The audience was tense. Tempers were heated. Tears were seen and blows were nearly thrown. We needed a referee.
This was not the pre-fight press conference weigh-in for a Floyd Mayweather-Manny Pacquiao boxing match. It was a panel discussion between African-American and Native American journalists from across the country to consider whether the Washington Redskins name was racist. But the conversation at the Unity Journalists of Color convention, which included more than 6,000 media professionals, got nowhere.
Black journalists accused their Native American counterparts of showing racist videos during the panel of ranting black fans cheering for their beloved football team, including extensive video of the team's then-beloved, now maligned Chief Zee, the African-American man (Zema Williams) who's been the team's unofficial mascot for 35 years.
"Black people are not the only Washington fans in the stadium," I argued then. "Where are the other fan faces? And why is this a racial issue?" Our Native American peers yelled back, a few of them in tears, that we were being insensitive and ignorant for not understanding that the Redskin name was hurtful and damaging to their community.
Nothing changed. Everyone left the workshop insulted and insistent they were on the right side of the debate, including myself. And we never found common ground. That was nearly 20 years ago.
So it was refreshing earlier this week to hear President Obama, the nation's commander in chief and a sports fan, weigh in saying he'd think about changing the name if he were the owner of the team.
"I don't know whether our attachment to a particular name should override the real legitimate concerns that people have about these things. ... I don't want to detract from the wonderful Redskins fans that are here. They love their team and rightly so," the president said to The Associated Press.
I thought back to that Unity meeting and knew his words rang true. And I remembered several of my colleagues who, over the years, have tried to get me or others in the newsroom to feel their pain. And honestly, I just never gave it enough thought.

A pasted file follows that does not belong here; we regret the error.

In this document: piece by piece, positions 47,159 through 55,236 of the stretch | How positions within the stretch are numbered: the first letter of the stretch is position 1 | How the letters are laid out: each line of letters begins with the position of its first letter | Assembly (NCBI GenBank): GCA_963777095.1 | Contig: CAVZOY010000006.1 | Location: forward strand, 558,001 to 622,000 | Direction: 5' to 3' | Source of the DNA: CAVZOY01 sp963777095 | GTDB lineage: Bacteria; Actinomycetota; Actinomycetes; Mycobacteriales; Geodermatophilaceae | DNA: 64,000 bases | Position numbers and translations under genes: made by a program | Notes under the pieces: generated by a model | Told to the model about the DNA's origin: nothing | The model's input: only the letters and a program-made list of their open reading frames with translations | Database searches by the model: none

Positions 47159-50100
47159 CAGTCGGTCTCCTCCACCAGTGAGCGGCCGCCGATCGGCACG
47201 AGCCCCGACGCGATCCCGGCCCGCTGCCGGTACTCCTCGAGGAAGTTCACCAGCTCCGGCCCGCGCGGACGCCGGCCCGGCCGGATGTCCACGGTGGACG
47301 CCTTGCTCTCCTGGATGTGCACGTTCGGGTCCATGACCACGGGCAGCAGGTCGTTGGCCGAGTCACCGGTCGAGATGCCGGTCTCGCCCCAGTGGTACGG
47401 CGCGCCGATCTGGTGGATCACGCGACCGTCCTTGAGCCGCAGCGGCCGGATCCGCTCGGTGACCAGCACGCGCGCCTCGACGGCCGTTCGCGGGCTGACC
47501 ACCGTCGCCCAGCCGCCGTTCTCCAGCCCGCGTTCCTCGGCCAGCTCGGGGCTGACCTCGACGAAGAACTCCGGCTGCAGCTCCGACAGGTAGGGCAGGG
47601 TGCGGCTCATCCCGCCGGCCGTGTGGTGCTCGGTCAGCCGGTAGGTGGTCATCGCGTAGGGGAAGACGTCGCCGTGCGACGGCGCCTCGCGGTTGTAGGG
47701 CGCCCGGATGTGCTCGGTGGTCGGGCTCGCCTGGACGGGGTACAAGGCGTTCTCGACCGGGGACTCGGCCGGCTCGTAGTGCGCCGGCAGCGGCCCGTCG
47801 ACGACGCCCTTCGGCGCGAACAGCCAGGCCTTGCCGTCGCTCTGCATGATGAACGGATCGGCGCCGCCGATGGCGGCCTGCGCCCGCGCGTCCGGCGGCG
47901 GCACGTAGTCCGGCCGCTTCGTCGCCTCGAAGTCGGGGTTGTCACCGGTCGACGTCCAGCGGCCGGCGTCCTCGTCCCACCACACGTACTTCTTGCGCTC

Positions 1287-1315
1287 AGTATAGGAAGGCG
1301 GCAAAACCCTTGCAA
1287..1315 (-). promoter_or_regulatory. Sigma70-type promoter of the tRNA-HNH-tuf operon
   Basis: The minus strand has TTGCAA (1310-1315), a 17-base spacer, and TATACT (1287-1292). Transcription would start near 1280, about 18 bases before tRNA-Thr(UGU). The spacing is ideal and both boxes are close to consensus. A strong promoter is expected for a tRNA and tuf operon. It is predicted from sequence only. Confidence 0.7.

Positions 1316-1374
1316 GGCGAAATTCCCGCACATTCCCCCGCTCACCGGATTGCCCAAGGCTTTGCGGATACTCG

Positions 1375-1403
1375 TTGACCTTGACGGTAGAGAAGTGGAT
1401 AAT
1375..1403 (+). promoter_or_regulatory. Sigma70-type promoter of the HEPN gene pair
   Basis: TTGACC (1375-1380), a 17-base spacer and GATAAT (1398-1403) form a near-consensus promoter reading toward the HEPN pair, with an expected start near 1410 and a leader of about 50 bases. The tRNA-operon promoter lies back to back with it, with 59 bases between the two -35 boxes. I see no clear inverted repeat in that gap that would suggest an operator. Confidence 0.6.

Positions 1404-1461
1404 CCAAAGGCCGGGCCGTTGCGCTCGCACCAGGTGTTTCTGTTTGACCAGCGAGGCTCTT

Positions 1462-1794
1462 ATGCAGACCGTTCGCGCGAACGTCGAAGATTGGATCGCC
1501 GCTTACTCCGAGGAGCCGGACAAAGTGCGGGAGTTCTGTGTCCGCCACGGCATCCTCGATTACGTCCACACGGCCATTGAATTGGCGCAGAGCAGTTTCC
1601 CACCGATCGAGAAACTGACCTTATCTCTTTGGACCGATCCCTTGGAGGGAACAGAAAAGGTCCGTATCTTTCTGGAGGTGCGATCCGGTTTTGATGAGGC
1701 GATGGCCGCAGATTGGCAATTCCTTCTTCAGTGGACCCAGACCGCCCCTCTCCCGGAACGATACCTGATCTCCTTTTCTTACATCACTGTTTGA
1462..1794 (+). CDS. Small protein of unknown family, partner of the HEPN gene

But no longer can I justify my years of indifference to the sports moniker. The name must change. Let's toss it in the trash heap along with other now offensive – but once widely used – monikers such as Sambo, darky, dago and kike.
And if you or team owner Daniel Snyder, who insists he'll never change the team name, are a bit insulted, that's the whole point. It is exactly what my Native American colleagues struggled to tell us for as long as I can remember.
Predictably, many Redskins fans are livid that the president would jump into this fight. They are hypocrites. They're not the only people who can have an opinion about this matter.
U.S. politicians are sports fans, too. Some of them have been quite engaged with popular sports conversations. President Ronald Reagan brought "The Gipper" to the White House. Obama participates in the annual March Madness bracket frenzy.
For any fan, sports are among the most uplifting things about life. It's the one place we can escape the worries in the grownup world and enjoy our childlike enthusiasm for the games. None of that feeling goes away with a name change in Washington.
Supporters of keeping the team name can see only tradition and honor of the franchise. Some are defensive – rightfully, I believe – about anyone saying they are somehow intentionally being malicious.
Lanny J. Davis, an attorney for the Redskins and an Obama supporter, said in an e-mail to the media that fans don't intend to "disparage or disrespect" anyone. "The name 'Washington Redskins' is 80 years old. It's our history and legacy and tradition."
What else could he say? He is paid by the team. But he must know that his argument just makes no sense. The football team's glorious history may indeed stretch back 80 wonderful years, but what intelligent person, or even a diehard football fan like me, could seriously argue that 80 years of entertaining football history could ever compare to the thousands of years that the original Americans have inhabited this land?
It's time to get on the right side of American history.
(Roxanne Jones is a founding editor of ESPN The Magazine and a former vice president at ESPN. She is a national lecturer on sports, entertainment and women''s topics and a recipient of the 2010 Woman of the Year award from Women in Sports and Events. She is the co-author of "Say It Loud: An Illustrated History of the Black Athlete," (Random House) and CEO of Push Media Strategies.)